The amendments suggest voluntary registration of internet resources as mass media under the term “web resources”. The employees of unregistered internet resources will lack the rights of journalists and will not be able to accredit their correspondents.
The amendments also introduce a mandatory identification for those posting any materials online, including social media and forum comments. The authorities claim that this will prevent the dissemination of fake news, illegal activity, and discrediting the honour or business reputation of individuals and legal entities. At the same time, this obligation can easily be used by the state as a tool for identifying political opponents or any activity that the authorities consider undesirable.
The law also prohibits the publishing of foreign media products in Belarus without a permit. By doing this, very likely, the government will attempt to limit the influence of Western-financed media inside Belarus.
The editors of TV channels will have to ensure that 30 per cent of the TV broadcasts consist of Belarusian media products. This looks like a response to the domination of Russian content on Belarusian television. Civil society and the political opposition should support this step since they remain the most active proponents of restriction of Russian media in Belarus.
According to the information minister, Aliaksandr Karliukievič, the amendments aim to protect national security and harmonise Belarusian legislation with that of Russia and Kazakhstan in the framework of Eurasian Economic Union. However fair and sound the arguments of the authorities may sound, it is also clear that the new regulations present a handy tool for the control over the last space for freedom of speech in Belarus.
As the representative of the independent Belarusian Association of Journalists put it during the discussion dedicated to law amendments: “We feel like a frog in slowly heated water that will soon be boiling.” 2018 will show how the authorities will actually apply the amended laws.
Criminal case against trade union leaders tests civil society in Belarus
On six occasions during March 2018 border patrols removed activists from the Belarusian Independent Trade Union of Radio Electronic Industry Workers (REP) from trains and buses under the pretext of “random” personal inspections. REP leaders claim that this continues a campaign against the trade union, whose activity proved instrumental in the postponement of Decree No.3 “On the prevention of social dependency”.
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Over the last month, inspectors from regional branches of the Investigative Committee interrogated around two hundred members of the REP and at the beginning of February, someone hacked the organisation’s website. Still, civil society and political parties keep silent about the situation, perceived as punitive measures against the REP’s activists. Why does Belarusian civil society disregard the persecution of an independent trade union?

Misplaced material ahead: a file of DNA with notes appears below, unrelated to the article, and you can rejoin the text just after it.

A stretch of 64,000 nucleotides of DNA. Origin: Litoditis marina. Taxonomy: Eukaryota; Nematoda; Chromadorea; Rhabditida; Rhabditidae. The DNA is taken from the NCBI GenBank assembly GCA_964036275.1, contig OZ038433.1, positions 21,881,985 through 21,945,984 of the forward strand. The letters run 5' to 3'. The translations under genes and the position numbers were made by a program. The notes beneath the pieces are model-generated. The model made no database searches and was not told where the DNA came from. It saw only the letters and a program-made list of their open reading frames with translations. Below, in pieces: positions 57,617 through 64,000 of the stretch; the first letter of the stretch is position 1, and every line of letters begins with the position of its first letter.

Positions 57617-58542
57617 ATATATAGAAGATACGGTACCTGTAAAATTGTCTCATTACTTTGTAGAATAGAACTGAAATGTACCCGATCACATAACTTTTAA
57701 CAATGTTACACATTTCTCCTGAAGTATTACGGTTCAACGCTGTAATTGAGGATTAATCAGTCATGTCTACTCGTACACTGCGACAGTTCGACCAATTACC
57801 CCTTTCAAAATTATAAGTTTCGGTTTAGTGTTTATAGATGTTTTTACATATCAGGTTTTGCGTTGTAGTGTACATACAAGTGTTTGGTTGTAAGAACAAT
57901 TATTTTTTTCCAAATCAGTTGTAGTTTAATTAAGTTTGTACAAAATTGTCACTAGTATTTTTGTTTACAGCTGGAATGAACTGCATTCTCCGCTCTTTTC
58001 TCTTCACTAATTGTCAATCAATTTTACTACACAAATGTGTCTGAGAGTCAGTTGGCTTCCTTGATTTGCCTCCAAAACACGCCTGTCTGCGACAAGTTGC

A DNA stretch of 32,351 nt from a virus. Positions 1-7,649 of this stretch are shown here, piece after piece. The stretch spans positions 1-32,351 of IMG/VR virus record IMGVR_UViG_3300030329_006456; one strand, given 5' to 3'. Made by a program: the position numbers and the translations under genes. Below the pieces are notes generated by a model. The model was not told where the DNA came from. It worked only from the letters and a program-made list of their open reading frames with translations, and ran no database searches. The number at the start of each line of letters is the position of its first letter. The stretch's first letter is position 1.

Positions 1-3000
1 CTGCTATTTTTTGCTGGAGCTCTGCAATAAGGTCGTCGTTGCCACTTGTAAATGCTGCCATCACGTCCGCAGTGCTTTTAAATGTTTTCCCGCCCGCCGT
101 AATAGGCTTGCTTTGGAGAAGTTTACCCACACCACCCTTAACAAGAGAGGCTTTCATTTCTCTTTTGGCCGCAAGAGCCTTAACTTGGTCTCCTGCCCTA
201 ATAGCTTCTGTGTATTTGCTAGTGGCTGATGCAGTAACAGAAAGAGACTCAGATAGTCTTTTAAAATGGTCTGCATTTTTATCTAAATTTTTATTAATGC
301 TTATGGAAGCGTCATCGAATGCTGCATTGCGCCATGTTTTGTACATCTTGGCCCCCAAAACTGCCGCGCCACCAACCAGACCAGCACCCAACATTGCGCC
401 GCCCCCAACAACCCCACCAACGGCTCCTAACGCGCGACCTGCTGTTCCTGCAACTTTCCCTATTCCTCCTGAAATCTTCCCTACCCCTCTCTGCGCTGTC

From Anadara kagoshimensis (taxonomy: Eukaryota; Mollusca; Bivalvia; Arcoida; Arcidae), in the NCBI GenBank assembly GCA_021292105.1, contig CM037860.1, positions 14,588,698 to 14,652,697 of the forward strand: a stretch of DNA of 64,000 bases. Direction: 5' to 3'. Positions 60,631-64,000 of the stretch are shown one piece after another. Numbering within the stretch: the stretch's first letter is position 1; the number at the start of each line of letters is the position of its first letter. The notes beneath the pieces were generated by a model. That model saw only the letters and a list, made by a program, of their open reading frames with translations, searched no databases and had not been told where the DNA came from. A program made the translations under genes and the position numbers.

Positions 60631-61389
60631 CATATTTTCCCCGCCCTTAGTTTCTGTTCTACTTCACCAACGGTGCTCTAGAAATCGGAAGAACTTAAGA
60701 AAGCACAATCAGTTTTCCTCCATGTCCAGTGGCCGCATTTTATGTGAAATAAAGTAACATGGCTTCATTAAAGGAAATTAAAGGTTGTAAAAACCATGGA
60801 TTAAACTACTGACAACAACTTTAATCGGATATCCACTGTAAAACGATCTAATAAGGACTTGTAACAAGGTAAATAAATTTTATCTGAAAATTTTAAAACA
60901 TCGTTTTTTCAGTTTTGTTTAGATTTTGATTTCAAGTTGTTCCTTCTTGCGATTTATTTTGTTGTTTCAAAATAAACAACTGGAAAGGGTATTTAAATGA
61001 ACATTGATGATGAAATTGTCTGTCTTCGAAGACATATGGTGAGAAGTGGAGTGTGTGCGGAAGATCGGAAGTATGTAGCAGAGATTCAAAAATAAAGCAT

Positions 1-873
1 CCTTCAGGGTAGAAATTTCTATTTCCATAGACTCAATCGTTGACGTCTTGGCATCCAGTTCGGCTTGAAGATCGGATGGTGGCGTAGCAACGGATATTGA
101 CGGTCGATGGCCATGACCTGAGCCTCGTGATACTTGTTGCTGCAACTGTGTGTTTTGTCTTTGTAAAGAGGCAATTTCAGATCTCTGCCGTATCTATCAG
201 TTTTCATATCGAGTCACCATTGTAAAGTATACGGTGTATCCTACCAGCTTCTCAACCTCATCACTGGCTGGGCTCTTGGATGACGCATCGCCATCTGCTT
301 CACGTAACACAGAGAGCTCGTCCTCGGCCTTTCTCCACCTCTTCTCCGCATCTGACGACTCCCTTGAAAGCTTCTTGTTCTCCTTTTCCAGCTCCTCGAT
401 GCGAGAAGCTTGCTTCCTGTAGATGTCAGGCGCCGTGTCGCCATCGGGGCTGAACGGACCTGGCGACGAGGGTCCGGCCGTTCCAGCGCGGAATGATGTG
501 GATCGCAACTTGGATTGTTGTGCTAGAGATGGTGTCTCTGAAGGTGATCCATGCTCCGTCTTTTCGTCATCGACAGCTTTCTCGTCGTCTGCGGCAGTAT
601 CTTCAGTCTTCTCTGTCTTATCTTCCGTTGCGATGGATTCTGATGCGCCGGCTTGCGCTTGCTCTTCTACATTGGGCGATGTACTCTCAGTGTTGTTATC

Struggle against the “social parasites” law
Initially the adoption of the so-called “Social parasites’ law” aimed at forcing Belarusians employed in the shadow economy to pay taxes. The legislation obligated all adults in Belarus, irrespective of their health and life situation, to “become engaged in the financing of public expenses.” Should they be unable to find a job or explain why they are not employed to a special commission, they would have to pay a single fee of around $300; a significant sum in a country where the average salary amounts to $400 per month.
Dzmitry Čarnych, a Belarusian Helsinki Committee legal expert, pointed out in an interview to Euroradio that the law directly violated the constitution and primarily targeted vulnerable segments of the population, such as disabled people. Members of the REP stood up against the law: rights inspector Leanid Sudalienka helped a member of the trade union, Aliaksandr Siamionaŭ, to file a claim against his local tax office.
Siamionaŭ received notification that he was qualified as a social parasite and hence obliged to pay the corresponding fee. He refused and proved in the court that he was engaged in the financing of public expenses through paying both road tax and goods/services tax among other things.
The outcome of that high profile case surprised Belarusians who recognised the possibility of ignoring similar notifications and calls from tax office in relation to social parasites’ law. Only 54,000 citizens paid the tax, which is about 9 percent of the presumed number of “social parasites” (470,000) as specified by tax authorities.
Moreover, the most intensive and emotional protest actions in six years shook Belarus in 2017. Over several weeks Belarusians gathered in city squares to protest against Decree No. 3. Eventually, the authorities took a step back and postponed the law’s entry into force. In January 2018 they cancelled the decree altogether. Several months later police launched an investigation against the leaders of the REP.